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Wilms Tumor and Other Childhood Kidney Tumors Treatment

General Information About Wilms Tumor and Other Childhood Kidney Tumors

Wilms tumor and other childhood kidney tumors are diseases in which malignant (cancer) cells form in the tissues of the kidney.

Wilms tumor

Wilms tumor and other kidney tumors are diseases in which malignant (cancer) cells are found in the kidney. In Wilms tumor, one or more tumors may be found in one or both kidneys. There are two kidneys, one on each side of the backbone, above the waist. Tiny tubules in the kidneys filter and clean the blood, taking out waste products and making urine. The urine passes from each kidney through a long tube called a ureter into the bladder. The bladder holds the urine until it is passed from the body. Anatomy of the female urinary system showing the kidneys, adrenal glands, ureters, bladder, and urethra. Urine is made in the renal tubules and collects in the renal pelvis of each kidney. The urine flows from the kidneys through the ureters to the bladder. The urine is stored in the bladder until it leaves the body through the urethra.
Anatomy of the female urinary system showing the kidneys, adrenal glands, ureters, bladder, and urethra. Urine is made in the renal tubules and collects in the renal pelvis of each kidney. The urine flows from the kidneys through the ureters to the bladder. The urine is stored in the bladder until it leaves the body through the urethra.

Anatomy of the female urinary system showing the kidneys, adrenal glands, ureters, bladder, and urethra. Urine is made in the renal tubules and collects in the renal pelvis of each kidney. The urine flows from the kidneys through the ureters to the bladder. The urine is stored in the bladder until it leaves the body through the urethra.

Wilms tumor may spread to the lungs, liver, or nearby lymph nodes.

Nephroblastomatosis is a condition in which abnormal tissue grows on the outer part of one or both kidneys. Children with this condition are at risk for developing a type of Wilms tumor that grows quickly. Frequent follow-up testing is important for at least 7 years after the child is treated.

Other kidney tumors

Other childhood kidney tumors, which are diagnosed and treated in different ways, include:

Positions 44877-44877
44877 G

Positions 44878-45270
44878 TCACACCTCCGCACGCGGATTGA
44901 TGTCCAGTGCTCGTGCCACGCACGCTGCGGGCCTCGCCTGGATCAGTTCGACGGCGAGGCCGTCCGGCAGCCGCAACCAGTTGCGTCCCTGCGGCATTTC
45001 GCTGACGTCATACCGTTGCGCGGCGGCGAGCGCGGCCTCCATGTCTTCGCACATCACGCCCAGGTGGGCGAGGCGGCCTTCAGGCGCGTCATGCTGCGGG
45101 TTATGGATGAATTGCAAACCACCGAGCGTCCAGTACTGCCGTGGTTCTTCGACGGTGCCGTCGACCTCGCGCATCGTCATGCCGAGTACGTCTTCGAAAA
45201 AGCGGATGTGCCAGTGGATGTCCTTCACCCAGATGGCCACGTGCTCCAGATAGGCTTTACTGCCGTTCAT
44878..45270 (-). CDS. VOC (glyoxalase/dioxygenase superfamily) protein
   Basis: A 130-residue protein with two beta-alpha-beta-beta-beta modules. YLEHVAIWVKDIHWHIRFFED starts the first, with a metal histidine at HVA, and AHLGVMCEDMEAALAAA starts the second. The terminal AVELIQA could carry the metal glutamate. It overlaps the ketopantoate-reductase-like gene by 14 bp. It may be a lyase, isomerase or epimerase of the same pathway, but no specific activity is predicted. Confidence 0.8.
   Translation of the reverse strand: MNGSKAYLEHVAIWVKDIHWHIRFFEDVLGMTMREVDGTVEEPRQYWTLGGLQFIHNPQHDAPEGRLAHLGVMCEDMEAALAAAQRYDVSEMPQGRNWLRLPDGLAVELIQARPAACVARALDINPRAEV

Having certain genetic syndromes or birth defects can increase the risk of developing Wilms tumor.

Anything that increases the risk of getting a disease is called a risk factor. Having a risk factor does not mean that you will get cancer; not having risk factors doesn't mean that you will not get cancer. Parents who think their child may be at risk should discuss this with the child's doctor.

Wilms tumor may be part of a genetic syndrome that affects growth or development. A genetic syndrome is a set of symptoms or conditions that occur together and is usually caused by abnormal genes. Certain birth defects can also increase a child's risk for developing Wilms tumor. The following genetic syndromes and birth defects have been linked to Wilms tumor:

Children with these genetic syndromes and birth defects should be screened for Wilms tumor every three months until at least age 8. An ultrasound test of the abdomen may be used for screening. Children with Beckwith-Wiedemann syndrome or hemihypertrophy are also screened for liver and adrenal tumors that are linked to these genetic syndromes. A test to check the alpha-fetoprotein level in the blood and an ultrasound of the abdomen are done until age 4 years. An ultrasound of the kidneys is done after age 4 years.

Some children develop Wilms tumor in both kidneys. These often appear when Wilms tumor is first diagnosed, but a Wilms tumor may also occur in the second kidney after the child is successfully treated for Wilms tumor in one kidney. A second tumor is much more likely to develop in the other kidney when a child's first Wilms tumor is diagnosed before age 12 months or when embryonic cells remain in the kidney.

Children at risk for developing a second Wilms tumor in the other kidney should be screened for Wilms tumor every three months for two to six years. An ultrasound test of the abdomen may be used for screening.

Having certain conditions may be associated with renal cell carcinoma.

Renal cell carcinoma may be related to the following conditions:

Possible signs of Wilms tumor and other childhood kidney tumors include a lump in the abdomen and blood in the urine.

These and other symptoms may be caused by kidney tumors. Other conditions may cause the same symptoms. A doctor should be consulted if any of the following problems occur in the child:

Tests that examine the kidney and the blood are used to detect (find) Wilms tumor and other childhood kidney tumors.

The following tests and procedures may be used:

Wilms tumor and other childhood kidney tumors are usually diagnosed and removed in surgery.

Once a kidney tumor is found, surgery is done to find out whether or not the tumor is cancer. If the tumor is only in the kidney, the surgeon will remove the whole kidney (nephrectomy). If there are tumors in both kidneys or if the tumor has spread outside the kidney, a piece of the tumor will be removed. In any case, a sample of tissue from the tumor is sent to a pathologist, who looks at it under a microscope to check for signs of cancer.

Certain factors affect prognosis (chance of recovery) and treatment options.

The prognosis (chance of recovery) and treatment options depend on the following: